Nothing makes one feel more spoiled by NYC’s music scene than the realization that you can go out and catch five hardcore rock bands in one spot on a random icy weeknight. Gramercy Theatre played host to this badassery on Thursday with a showcase from Blacklight Media, the label of Chopped judge and celebrity restaurateur Chris Santos, who’s evidently put on some ragers in the past – “Last time we played for Chris Santos, I ended up in the hospital,” recalled Ann Courtney with a laugh during Mother Feather’s sizzling set. The hard-edged yet varied lineup was presented by Sirius XM Liquid Metal host Jose Mangin, who kept everyone engaged during the transitions with background info on the bands, as well as free tees and posters signed by many of the musicians. While we’re always impressed by those who thrash nonstop late into the night (much respect), we were psyched to catch the first three fired-up performances by labelmates Eyes Of The Sun, Mother Feather (a longtime P&W fave), and Good Tiger.
Being a former cinema built in 1937, Gramercy has spent much of its history oozing with pitch-black darkness, and this night was no exception. You could barely see your hands in front of you when the opening band of the night, Brooklyn-based doom metal 3-piece, Eyes Of The Sun, tore into their savage first notes. Though the decibel-cracking volume was equally disorienting, you could hear definition in their grinding beats and vicious riffs as they played their just-released singles, “My War” and “Walks of Life,” and other songs from their 8-song debut album, Chapter I, which is due for release this Friday. Their commitment to the darkness and the visible satisfaction they got from playing together – all while sounding utterly sinister, thanks to the volatile singing voice of Jeff Blanchard – grabbed everyone’s attention and got the headbanging going early.
The crowd was visibly pumped when Mother Feather stormed onto the stage, fronted by lead singer Ann Courtney and keyboardist/vocalist Elizabeth Carena, whose superhero-cool outfits and eye makeup sparkled under sudden bursts of bright strobes. Their heart-racing performance was laced with the pair’s signature synchronous dance moves, tough yet sultry vocals, and mic-swallowing, crotch-slapping, water bottle-bathing stage presence. As a grade school-age girl banged her head in admiration at the front of the crowd, Mother Feather won the rest of the room over with songs from their self-titled debut record, as well as some action-packed new ones we haven’t heard before. And for this show, Ann Courtney expanded on her pre-”Mother Feather” incantations with a compelling rant that seemed especially passionate. “You know what the most boring fucking conversation in the world is?” Courtney asked with loads of sass. “What’s your genre? What’s your genre?” she repeated four times as the crowd cheered. “Boring, boring, boring, boring. You wanna know what Mother Feather is? Mother Feather is when you come undone, what comes out of the fiery wreckage. Mother Feather is a golden beam of light. Mother Feather is now, Mother Feather is here, Mother Feather is me, Mother Feather is you. Is you! Is you! Is you!”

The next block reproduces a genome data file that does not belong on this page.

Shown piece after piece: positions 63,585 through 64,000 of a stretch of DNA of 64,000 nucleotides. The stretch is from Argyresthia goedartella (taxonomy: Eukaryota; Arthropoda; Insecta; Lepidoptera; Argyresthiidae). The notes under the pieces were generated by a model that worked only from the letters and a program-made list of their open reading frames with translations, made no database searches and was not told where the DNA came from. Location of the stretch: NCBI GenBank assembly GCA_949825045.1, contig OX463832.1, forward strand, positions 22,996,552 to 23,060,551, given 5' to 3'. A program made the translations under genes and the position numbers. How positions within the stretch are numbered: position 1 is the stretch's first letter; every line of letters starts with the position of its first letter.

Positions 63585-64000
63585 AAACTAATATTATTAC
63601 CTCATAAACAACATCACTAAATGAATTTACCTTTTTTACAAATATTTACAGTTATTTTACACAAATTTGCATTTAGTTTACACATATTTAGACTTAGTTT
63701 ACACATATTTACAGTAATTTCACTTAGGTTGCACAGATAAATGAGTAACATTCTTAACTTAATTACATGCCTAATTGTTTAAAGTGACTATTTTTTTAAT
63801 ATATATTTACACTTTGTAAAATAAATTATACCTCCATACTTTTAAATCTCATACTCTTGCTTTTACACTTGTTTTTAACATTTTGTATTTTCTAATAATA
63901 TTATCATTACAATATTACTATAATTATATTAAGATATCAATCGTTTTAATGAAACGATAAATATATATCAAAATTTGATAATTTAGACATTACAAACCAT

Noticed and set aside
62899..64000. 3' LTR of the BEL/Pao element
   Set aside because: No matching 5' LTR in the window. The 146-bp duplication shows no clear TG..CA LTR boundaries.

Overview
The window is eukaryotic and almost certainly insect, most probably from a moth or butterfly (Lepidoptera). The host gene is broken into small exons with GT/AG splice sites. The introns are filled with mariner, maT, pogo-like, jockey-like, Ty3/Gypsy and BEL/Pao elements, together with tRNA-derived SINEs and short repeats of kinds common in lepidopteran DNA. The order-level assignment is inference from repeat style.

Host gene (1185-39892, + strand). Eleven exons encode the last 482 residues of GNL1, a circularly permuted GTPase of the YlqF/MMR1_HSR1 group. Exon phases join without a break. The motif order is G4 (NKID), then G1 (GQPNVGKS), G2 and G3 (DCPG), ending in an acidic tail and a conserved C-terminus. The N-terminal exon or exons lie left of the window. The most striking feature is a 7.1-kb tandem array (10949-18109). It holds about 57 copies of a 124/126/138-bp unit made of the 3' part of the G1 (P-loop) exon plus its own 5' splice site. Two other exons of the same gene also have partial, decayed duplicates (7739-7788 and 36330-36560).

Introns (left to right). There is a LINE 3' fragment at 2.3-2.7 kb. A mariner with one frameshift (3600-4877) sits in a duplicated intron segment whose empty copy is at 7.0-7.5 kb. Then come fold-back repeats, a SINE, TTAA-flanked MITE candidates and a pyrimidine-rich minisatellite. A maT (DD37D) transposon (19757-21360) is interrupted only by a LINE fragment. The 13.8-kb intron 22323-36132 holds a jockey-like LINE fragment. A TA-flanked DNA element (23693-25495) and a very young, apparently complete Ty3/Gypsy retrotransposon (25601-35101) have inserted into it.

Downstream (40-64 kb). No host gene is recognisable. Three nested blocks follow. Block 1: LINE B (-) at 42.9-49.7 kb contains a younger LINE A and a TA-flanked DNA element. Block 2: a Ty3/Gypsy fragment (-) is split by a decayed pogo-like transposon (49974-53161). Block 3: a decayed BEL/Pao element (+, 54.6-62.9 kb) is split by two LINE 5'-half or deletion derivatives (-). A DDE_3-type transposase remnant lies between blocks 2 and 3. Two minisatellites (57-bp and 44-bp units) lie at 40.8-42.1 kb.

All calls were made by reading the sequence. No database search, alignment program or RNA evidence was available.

Almost as if their performance had blown a fuse, the venue returned to movie-house darkness for the third set of the night, and Good Tiger met a room filled with mosh-hungry fans who had just gotten started. Powered by vocalist Elliot Coleman (Tesseract), guitarists Derya Nagle and Joaquin Ardiles (The Safety Fire), drummer Alex Rüdinger (The Faceless) and bassist Morgan Sinclair (Architects), the progressive metal supergroup pulled screams out of lungs with their potent sound and unhinged energy. “Let’s move up front. I want to smell you. It’s cold up here. I need some warmth,” coaxed Coleman between tastes of their new full-length album, We Will All Be Gone, which came out last month and sounded wild live. “The last time we played NYC, the room was bouncing, man,” he recalled. “I know you’ve got a bit of that in you tonight, right?” As soon as he said that, the New York crowd seemed determined to maintain their reputation, and Good Tiger continuously supplied new reasons to jump. We can’t attest to how much structural damage the whole showcase may have caused, but seeing where things were headed, it was a rough night for the floorboards.
Article: Olivia Isenhart
Photos: Shayne Hanley